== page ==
Upgrade to RESTHeart v5

RESTHeart v5 is a major refactoring of the internal APIs to simplify the development and deployment experience.

Notable news in v5 are:

  1. Adopt the open core model: all features of v4 restricted to Enterprise License (transactions, change streams and advanced security plugins) are now open sourced. We still offer technical support and the business friendly License that covers Enterprise requirements.
  2. RESTHeart is back a single unit of deployment, no more need to run a separate security layer (it’s muck like it was RESTHeart v3). Unzip the archive and run it.
  3. It’s now much easier to extend the API with plugins and interceptors (see some examples). You can build and deploy your own Web Services with few line of code.
  4. Promote plain JSON as the primary representation format and demote HAL as a secondary option (HAL might be removed from future releases).

The REST API didn’t change! If you haven’t developed a plugin you will just need to update the configuration.

Configuration

The configuration files has been cleaned up simplified.

Since RESTHeart v5 is now a single microservice (v4 was composed by two mircoservices, restheart-core and restheart-security), configuration is now controlled by a single file restheart.yml

Plugins

Simplified plugin deployment

Developing a plugins only requires restheart-commons. Add the dependency with maven with:

<dependency>
    <groupId>org.restheart</groupId>
    <artifactId>restheart-commons</artifactId>
    <version>5.1</version>
</dependency>

Once you build your plugin, just copy the jar file to the /plugins directory and RESTHeart will automatically add it at startup time.

See some plugins examples at restheart-examples repo.

License considerations

restheart-commons is licensed under the Apache 2.0 open source license: when you develop a plugin, you don’t incur in the limitations of the AGPL.

Simplified interfaces

All plugins require the @RegisterPlugin annotation. This allows RESTHeart to find them in the deployed plugins jar. It also allow defining the properties of plugins.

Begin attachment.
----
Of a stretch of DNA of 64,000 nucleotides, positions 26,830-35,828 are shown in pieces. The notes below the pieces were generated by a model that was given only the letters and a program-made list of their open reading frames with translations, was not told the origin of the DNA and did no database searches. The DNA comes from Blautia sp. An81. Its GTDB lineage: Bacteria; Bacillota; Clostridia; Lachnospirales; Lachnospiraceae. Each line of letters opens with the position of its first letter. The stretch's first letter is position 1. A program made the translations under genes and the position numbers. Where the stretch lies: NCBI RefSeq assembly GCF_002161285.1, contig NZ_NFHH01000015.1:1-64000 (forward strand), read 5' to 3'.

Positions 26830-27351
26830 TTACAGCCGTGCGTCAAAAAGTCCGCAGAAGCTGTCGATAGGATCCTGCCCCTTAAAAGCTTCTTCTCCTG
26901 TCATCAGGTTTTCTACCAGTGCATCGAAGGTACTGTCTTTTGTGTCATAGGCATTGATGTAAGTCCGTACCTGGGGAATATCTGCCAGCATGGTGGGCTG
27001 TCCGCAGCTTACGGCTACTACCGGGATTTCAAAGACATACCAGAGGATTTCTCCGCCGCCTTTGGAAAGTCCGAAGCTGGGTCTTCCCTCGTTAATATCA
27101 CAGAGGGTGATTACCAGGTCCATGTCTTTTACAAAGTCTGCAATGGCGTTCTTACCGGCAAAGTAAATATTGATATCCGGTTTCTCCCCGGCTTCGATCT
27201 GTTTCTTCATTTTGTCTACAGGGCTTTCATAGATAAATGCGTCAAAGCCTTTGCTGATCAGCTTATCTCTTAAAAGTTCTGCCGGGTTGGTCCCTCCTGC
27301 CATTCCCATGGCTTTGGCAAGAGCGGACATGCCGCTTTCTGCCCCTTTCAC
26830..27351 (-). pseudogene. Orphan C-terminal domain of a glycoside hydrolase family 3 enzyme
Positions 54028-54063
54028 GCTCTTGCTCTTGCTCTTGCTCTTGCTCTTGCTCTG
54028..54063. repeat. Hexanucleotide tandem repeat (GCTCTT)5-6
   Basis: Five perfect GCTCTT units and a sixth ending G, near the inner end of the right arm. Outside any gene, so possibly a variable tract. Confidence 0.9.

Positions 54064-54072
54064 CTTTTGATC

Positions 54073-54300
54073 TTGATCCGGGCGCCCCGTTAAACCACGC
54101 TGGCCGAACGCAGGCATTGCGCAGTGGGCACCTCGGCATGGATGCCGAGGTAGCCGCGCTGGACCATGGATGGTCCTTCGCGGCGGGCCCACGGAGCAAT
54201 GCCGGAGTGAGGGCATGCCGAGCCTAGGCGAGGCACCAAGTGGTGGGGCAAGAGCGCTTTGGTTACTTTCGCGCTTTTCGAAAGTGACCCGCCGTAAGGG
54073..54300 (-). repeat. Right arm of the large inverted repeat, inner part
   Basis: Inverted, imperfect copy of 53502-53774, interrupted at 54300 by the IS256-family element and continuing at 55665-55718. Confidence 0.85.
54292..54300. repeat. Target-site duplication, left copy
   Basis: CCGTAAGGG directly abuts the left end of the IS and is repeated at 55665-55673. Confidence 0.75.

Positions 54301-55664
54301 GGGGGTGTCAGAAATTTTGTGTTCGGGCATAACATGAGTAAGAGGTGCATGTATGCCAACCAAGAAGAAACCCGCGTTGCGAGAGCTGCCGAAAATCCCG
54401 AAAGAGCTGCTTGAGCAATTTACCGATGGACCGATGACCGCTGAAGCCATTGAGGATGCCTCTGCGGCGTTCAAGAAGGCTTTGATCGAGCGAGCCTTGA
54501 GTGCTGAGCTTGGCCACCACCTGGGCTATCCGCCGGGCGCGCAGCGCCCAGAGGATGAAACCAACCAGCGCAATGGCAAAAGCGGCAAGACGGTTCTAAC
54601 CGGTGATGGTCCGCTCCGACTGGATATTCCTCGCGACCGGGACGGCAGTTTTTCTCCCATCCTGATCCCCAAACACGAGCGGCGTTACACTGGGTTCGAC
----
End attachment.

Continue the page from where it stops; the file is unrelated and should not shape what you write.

The methods declared by the plugins interfaces now use parametric Request and Response classes (No more RequestContext). This simplifies the implementation.

For example, the base class of the Service plugin is:

public interface Service<R extends ServiceRequest<?>, S extends ServiceResponse<?>>
        extends HandlingPlugin<R, S>, ConfigurablePlugin {
    /**
     * handle the request
     *
     * @param request
     * @param response
     * @throws Exception
     */
    public void handle(final R request, final S response) throws Exception;

...

}

Many specialized interfaces exists. A notable example is JsonService. Implementing the JsonService allows to quickly create a JSON web service. An example follows:

@RegisterPlugin(
        name = "example",
        description = "an example web service",
        enabledByDefault = true,
        defaultURI = "/foo")
public class FooService implements JsonService {
    @Override
    public void handle(JsonRequest request, JsonResponse response) throws Exception {
        response.setContent(new JsonObject("msg","Hello World!"));
    }
}

The following plugins exist:

  • Service - allows to easily implement a Web Service
  • Interceptor - allow to snoop and modify requests and responses at different stages of the request lifecycle as defined by the interceptPoint parameter of the annotation RegisterPlugin.

The following security plugins exist:

  • AuthMechanism - allows to handle an authentication schema
  • Authenticator - authenticates credentials
  • Authorizer - authorize clients according to a security policy
  • TokenManager - issues an auth token to authenticated clients. This allows, for instance, a browser to store the less sensitive token instead of the users credentials.

Simplified configuration

A plugins has a name as defined by the the @RegisterPlugin annotation. To define a configuration for a plugin just use its name under the plugins-args yml object:

plugins-args:
    ping:
        secured: false
        msg: 'Ping!'

The plugin consumes the configuration with a method annotated with @InjectConfiguration:

@InjectConfiguration
public void init(Map<String, Object> args) throws ConfigurationException {
    this.msg = argValue(args, "msg");
}

Dependency injection

Other dependency injections than @InjectConfiguration are:

  • @InjectPluginsRegistry - allows a plugin to get the reference of other plugins.
  • @InjectMongoClient - injects the MongoClient object that has been already initialized and connected to MongoDB by the mongo service.
private PluginsRegistry registry;

@InjectPluginsRegistry
public void init(PluginsRegistry registry) {
    this.registry = registry;
}
private MongoClient mclient;

@InjectMongoClient
public void setMongoClient(MongoClient mclient) {
    this.mclient = mclient;

Transactions

Starting v5.1, support for transactions is available in RESTHeart OSS.

Change Streams

Starting v5.1, support for change streams is available in RESTHeart OSS.

Security Plugins

Starting v5.1, the following advanced security plugins are available in RESTHeart OSS:

  • jwtAuthenticationMechanism: authenticates request with JSON Web Token
  • mongoRealAuthenticator: authenticate requests against client credentials stored in MongoDB. It also automatically protects and encrypts passwords
  • mongoAclAuthorizer: authorizes requests against ACL stored in MongoDB. It also adds role-based data filtering capability.